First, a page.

A late update and three PhD tips

It’s a been a long time since I finished my PhD, let alone blogged. Before I archive this blog I feel compelled to post three tips for prospective postgrads.

  1. Before starting a PhD, find a supervisor you get on with. The students I knew who had a miserable time – or quit – had one thing in common: a dodgy supervisor. Try talking to students in department to get an honest opinion.

  2. If you do start a PhD, remember that it isn’t your life. Have hobbies outside of your research. Eat a healthy diet, exercise regularly and practice good sleep hygiene.

  3. Lastly, give serious consideration to careers outside of research. Leaving academia is not quitting. Bear in mind that life-long academics might not neccesarily offer the best career advice. I’m now a data scientist and whilst I loved doing my PhD and have many fond memories, I have no regrets about leaving academia.


How I beat the second year blues

I’m not sure why, but I thought I would never suffer from the second year PhD blues. Despite it taking me about two years of work (including part of my MRes) to get decent results, I remained positive. Last November, I started to get particularly exciting results and it laid out a clear path to the end of my doctorate.

But a few months ago, my reactions stopped working. Endless repeat reactions and tweaks were unsuccessful; I wanted to quit. The second year blues had found me and hit me hard.

In the last few weeks I’ve managed to get everything back on track. In fact the failed reactions might have shed some light on why the reaction works so well in the first place.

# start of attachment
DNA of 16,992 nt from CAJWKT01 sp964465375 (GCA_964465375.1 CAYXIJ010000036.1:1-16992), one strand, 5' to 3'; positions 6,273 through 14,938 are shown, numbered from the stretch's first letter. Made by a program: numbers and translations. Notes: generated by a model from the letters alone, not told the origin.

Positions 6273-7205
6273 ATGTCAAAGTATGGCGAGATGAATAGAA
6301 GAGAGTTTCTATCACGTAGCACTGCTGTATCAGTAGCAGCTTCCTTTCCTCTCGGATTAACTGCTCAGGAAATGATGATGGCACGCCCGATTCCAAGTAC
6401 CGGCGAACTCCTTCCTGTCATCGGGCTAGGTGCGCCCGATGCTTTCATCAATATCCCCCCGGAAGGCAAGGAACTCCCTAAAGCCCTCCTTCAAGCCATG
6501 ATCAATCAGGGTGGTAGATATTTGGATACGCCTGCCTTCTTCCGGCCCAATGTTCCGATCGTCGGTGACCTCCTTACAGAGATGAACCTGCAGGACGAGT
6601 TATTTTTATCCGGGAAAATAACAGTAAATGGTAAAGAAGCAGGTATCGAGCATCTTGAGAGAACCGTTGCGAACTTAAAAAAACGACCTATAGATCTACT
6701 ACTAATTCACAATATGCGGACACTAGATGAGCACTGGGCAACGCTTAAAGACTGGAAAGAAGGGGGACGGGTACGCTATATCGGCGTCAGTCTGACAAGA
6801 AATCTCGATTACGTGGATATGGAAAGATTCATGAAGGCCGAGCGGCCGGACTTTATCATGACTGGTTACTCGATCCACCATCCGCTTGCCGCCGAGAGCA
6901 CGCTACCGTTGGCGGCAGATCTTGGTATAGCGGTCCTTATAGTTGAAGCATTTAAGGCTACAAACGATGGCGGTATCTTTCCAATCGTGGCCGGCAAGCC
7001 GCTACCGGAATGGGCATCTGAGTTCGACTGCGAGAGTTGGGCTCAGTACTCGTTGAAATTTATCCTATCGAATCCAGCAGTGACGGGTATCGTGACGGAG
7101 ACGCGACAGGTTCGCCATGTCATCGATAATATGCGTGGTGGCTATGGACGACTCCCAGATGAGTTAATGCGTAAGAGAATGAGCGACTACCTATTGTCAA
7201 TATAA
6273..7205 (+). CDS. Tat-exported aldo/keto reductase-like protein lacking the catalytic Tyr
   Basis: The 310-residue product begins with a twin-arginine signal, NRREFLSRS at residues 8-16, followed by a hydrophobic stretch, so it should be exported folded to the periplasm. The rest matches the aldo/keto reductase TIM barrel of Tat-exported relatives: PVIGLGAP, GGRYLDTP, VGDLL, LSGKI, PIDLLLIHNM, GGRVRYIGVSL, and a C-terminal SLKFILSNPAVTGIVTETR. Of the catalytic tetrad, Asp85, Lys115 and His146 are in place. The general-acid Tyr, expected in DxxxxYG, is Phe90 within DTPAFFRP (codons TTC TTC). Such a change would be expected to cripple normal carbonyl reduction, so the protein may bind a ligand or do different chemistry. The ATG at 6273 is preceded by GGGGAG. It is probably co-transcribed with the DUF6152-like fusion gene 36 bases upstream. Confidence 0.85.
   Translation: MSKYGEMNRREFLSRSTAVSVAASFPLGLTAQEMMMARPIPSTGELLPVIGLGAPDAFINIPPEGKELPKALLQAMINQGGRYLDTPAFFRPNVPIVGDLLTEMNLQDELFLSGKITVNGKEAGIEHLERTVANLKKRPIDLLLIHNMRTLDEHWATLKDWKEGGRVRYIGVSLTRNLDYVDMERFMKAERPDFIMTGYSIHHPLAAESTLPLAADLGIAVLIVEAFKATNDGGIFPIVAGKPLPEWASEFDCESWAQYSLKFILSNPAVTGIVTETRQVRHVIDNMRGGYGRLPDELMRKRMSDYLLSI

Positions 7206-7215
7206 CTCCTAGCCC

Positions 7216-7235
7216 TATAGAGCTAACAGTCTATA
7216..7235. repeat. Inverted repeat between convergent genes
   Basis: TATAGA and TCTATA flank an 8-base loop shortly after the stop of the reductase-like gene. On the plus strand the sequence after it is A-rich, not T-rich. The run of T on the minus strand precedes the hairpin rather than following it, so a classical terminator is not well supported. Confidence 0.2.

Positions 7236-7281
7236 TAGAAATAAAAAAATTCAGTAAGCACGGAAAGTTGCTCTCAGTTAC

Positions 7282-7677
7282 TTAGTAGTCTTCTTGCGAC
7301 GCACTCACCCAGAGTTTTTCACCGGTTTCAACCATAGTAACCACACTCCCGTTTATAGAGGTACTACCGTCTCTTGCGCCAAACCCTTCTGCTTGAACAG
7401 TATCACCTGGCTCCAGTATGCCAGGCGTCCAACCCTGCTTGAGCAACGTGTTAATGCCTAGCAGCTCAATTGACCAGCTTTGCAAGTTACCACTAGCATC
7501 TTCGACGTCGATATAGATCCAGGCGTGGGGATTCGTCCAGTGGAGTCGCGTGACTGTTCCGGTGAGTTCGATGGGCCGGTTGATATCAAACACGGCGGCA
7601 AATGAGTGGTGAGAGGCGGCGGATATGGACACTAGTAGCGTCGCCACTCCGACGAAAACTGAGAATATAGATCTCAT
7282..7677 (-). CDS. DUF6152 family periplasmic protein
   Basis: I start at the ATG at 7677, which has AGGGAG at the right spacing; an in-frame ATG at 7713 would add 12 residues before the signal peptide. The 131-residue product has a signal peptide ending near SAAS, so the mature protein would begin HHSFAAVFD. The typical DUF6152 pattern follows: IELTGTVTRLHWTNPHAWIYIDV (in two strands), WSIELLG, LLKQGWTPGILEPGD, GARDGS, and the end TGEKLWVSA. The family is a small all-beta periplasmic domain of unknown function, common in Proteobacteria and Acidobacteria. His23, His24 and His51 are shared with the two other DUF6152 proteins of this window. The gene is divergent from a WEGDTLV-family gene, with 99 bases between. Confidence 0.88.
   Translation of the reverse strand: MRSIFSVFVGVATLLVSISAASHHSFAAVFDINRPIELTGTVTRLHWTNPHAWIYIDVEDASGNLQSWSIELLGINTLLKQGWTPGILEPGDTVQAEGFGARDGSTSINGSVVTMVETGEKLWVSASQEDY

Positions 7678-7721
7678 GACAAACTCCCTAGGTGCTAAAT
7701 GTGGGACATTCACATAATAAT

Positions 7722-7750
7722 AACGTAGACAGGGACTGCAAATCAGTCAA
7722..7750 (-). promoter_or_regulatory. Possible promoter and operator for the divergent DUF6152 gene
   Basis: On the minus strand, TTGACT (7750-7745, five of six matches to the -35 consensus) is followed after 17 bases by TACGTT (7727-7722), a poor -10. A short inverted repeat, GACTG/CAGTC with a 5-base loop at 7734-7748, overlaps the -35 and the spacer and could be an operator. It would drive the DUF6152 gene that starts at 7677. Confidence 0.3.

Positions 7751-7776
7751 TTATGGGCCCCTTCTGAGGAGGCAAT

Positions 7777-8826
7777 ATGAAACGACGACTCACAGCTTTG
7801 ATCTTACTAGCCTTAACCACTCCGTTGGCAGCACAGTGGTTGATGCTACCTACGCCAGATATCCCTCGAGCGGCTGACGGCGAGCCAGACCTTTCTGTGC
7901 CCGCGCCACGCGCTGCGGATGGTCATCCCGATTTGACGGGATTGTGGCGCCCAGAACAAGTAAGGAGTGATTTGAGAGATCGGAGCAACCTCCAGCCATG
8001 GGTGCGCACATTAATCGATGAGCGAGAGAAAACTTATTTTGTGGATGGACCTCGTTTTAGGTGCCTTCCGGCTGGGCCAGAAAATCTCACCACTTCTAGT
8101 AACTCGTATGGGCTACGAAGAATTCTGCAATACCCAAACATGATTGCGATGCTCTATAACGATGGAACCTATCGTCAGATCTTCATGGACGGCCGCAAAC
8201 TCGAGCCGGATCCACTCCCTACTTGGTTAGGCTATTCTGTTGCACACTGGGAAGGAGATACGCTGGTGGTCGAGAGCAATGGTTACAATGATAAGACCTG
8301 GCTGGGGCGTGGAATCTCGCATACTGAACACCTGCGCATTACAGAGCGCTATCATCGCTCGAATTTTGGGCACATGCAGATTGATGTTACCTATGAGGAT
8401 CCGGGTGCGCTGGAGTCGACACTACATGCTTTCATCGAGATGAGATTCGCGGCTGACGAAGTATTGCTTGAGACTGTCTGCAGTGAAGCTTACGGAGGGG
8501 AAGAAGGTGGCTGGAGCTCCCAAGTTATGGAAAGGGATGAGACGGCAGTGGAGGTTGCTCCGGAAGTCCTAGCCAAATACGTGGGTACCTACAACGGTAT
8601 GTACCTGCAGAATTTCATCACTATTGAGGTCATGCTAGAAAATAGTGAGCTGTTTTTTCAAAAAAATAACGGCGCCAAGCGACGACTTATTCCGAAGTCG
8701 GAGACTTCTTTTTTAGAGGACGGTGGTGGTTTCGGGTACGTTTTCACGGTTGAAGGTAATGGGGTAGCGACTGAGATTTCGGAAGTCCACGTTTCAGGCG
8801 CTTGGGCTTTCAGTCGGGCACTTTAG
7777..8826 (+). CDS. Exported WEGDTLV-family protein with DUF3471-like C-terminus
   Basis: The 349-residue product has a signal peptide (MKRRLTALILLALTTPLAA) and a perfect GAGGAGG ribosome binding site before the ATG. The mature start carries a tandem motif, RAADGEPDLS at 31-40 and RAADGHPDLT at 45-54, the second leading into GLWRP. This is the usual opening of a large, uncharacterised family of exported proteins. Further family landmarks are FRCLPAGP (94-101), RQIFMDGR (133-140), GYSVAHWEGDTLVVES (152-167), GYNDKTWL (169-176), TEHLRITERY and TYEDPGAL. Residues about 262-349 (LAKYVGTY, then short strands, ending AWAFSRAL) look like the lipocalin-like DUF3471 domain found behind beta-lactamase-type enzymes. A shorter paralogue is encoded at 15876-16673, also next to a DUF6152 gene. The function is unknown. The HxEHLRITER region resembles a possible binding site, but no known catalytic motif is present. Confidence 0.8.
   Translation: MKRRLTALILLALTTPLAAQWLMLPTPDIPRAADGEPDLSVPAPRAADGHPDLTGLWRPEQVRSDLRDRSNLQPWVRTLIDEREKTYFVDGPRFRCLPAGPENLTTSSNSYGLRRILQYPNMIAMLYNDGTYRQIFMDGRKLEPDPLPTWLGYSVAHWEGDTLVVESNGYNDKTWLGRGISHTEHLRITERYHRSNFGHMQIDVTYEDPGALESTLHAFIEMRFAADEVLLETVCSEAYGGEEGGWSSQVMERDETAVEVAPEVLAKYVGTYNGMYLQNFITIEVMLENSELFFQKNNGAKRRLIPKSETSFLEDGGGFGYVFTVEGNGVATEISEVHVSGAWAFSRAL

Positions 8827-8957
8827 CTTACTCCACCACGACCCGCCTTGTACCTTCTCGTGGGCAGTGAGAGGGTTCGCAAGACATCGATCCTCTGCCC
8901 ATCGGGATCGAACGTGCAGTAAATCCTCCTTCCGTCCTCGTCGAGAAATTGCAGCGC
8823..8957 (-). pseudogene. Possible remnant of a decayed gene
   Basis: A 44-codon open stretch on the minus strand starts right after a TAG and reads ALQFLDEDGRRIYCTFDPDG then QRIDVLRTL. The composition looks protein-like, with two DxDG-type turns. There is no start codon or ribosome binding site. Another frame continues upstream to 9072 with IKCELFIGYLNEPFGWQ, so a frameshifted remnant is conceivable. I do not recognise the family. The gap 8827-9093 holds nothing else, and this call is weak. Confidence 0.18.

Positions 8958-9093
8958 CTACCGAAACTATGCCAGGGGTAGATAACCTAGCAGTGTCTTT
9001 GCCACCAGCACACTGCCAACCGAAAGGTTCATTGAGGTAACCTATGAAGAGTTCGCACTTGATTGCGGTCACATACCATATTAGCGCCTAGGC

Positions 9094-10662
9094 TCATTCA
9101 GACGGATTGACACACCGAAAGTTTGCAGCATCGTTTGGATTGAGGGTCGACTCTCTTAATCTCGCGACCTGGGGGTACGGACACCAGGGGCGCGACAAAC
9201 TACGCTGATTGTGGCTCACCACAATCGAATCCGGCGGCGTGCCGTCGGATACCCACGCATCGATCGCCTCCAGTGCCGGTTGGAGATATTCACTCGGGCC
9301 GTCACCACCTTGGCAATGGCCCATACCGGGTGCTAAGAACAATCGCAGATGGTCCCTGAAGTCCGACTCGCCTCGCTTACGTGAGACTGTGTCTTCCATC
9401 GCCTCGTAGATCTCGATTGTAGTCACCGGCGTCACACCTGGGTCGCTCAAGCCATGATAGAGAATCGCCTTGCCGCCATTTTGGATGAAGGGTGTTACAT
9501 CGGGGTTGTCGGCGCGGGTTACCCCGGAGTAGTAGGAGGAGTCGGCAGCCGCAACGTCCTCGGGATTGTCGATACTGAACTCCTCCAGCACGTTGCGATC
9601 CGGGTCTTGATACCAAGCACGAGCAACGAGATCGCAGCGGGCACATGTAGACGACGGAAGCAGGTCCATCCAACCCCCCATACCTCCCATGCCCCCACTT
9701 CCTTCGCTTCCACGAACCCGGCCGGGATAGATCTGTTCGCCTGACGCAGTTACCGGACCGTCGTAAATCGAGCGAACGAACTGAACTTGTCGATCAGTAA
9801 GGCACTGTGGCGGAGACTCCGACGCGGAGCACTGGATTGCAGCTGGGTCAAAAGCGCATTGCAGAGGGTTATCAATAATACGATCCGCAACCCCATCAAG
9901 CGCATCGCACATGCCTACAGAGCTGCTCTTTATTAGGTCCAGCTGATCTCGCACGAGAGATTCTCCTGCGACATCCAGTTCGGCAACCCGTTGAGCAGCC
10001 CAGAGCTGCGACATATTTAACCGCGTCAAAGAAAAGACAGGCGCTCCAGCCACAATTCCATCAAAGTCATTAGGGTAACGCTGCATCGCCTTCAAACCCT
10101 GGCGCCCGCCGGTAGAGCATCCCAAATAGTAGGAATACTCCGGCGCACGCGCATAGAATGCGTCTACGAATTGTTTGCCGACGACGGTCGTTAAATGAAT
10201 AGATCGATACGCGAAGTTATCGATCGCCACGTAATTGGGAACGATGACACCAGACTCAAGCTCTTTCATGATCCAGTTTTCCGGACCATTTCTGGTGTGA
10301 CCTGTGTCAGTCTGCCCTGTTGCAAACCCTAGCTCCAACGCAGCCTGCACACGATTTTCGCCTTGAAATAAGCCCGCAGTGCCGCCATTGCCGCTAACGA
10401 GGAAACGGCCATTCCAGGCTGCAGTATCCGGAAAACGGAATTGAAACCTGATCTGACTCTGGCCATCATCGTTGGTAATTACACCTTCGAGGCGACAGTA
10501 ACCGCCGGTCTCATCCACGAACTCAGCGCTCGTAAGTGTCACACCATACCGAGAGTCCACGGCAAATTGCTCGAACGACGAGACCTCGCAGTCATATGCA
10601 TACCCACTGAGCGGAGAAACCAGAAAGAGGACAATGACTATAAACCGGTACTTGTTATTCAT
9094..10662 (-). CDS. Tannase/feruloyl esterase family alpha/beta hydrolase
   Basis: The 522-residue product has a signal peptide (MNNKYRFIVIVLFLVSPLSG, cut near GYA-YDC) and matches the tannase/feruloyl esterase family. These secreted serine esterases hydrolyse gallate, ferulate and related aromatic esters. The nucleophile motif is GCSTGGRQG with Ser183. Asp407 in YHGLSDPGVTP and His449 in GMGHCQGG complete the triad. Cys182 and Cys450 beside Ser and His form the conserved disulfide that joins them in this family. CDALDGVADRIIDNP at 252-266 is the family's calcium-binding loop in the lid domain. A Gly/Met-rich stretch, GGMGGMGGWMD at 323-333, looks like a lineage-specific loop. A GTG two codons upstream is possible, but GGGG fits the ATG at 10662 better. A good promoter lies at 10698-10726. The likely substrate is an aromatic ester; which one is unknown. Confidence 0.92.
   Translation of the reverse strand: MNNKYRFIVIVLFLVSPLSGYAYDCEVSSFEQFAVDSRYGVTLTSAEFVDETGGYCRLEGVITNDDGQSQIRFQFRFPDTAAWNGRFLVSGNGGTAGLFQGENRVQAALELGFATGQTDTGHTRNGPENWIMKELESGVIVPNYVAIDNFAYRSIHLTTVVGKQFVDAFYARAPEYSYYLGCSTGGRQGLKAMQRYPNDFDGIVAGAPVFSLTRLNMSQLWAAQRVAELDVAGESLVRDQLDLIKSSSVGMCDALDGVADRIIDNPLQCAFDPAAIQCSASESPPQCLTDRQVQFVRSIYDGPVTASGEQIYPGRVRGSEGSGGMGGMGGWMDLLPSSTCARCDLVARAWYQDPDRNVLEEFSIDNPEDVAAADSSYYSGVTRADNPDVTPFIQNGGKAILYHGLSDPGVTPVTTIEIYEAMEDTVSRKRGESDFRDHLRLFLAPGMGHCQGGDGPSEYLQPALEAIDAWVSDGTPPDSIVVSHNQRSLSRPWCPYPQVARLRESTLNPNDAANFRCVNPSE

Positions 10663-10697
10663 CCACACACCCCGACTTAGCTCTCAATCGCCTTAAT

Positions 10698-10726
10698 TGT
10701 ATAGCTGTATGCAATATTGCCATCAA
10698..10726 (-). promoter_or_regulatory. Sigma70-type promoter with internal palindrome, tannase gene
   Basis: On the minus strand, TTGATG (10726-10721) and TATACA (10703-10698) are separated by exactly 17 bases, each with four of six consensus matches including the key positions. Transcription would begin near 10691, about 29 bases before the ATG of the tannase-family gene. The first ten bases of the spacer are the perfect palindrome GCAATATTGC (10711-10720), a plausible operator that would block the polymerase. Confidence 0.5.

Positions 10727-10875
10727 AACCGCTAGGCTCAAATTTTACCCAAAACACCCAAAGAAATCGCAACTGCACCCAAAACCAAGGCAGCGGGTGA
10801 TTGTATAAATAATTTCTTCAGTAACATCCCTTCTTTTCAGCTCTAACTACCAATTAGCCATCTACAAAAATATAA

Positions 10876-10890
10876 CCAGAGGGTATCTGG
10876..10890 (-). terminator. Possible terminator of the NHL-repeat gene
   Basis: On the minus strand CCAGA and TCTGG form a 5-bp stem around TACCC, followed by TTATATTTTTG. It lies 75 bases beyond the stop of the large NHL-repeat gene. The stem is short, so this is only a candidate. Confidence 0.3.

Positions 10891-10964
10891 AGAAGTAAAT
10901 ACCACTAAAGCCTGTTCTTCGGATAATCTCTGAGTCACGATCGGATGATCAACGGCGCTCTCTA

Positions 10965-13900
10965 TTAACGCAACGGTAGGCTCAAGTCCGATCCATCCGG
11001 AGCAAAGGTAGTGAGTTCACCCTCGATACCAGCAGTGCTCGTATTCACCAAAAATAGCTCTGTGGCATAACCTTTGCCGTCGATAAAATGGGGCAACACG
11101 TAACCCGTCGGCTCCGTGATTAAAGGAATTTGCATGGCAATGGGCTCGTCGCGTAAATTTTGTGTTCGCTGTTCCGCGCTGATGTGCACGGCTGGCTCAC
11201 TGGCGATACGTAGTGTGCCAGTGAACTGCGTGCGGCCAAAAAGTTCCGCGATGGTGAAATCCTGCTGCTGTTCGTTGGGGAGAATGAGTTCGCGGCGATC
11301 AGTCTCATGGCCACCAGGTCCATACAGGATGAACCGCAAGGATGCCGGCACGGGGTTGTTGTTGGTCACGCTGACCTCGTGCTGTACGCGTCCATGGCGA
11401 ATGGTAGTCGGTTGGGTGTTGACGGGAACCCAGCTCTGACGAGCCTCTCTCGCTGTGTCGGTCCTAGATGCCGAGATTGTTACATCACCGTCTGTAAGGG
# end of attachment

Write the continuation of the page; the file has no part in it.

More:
For anyone else in a similar position, I think it’s most important to stay motivated. I adopted a strategy of working on my main project and easier side projects on alternate days.

I think this has several benefits. By breaking up the disappointing results with easier work, I feel happier. Dealing with negative results for weeks on end was too much for me to handle.

I maintain momentum with side projects—something I struggled with before. I see side projects as backup publications, in case my main project goes down the drain. The time I spend not thinking about the main project helps me approach it with a fresh perspective too.

I find it helpful to tell people, like my supervisor and friends, whether I’m having a “main project day” or “side project day”. This stops me taking a risk of two consecutive days on the same project.

I recommend this strategy to any struggling students. There’s no point in slogging along, miserable. At least until I submit my thesis, it’s how I will work.

First conference: any advice?

On Monday I’m going to my first conference! It’s titled Continuous Flow Technology in Industry (more detailed information here if you’re interested). I’m not presenting anything, just attending.

I came across it on a Royal Society of Chemistry mailing list and thought it’d be good as it’s quite closely related to my group’s work (four of us are going). It’s relatively small in size (no parallel sessions) so I thought it’d be a reasonable choice of first conference. I hope to pick up some ideas that will help solve a few particular problems in my own work.

I’ve been wondering whether there’s anything I should do in preparation. I’ve consulted my trusty guide The Unwritten Rules of PhD Research but, aside from networking (which I’m fairly happy about), it doesn’t have that much to say on the topic unless you’re presenting.

I’ve looked up all the speakers to have a quick look at what they do, but the majority of them are from industry so they don’t have a web page summarising their work like most academics. I’ve got myself some Imperial-branded business cards.

I’m unsure whether to take my laptop. I’m leaning towards no, as I think it’s a bit rude to sit typing away (and it won’t do my hands any good either). I could always read a couple of papers if a particular speaker is really that bad.

Does anyone have any advice? Please let me know in the comments.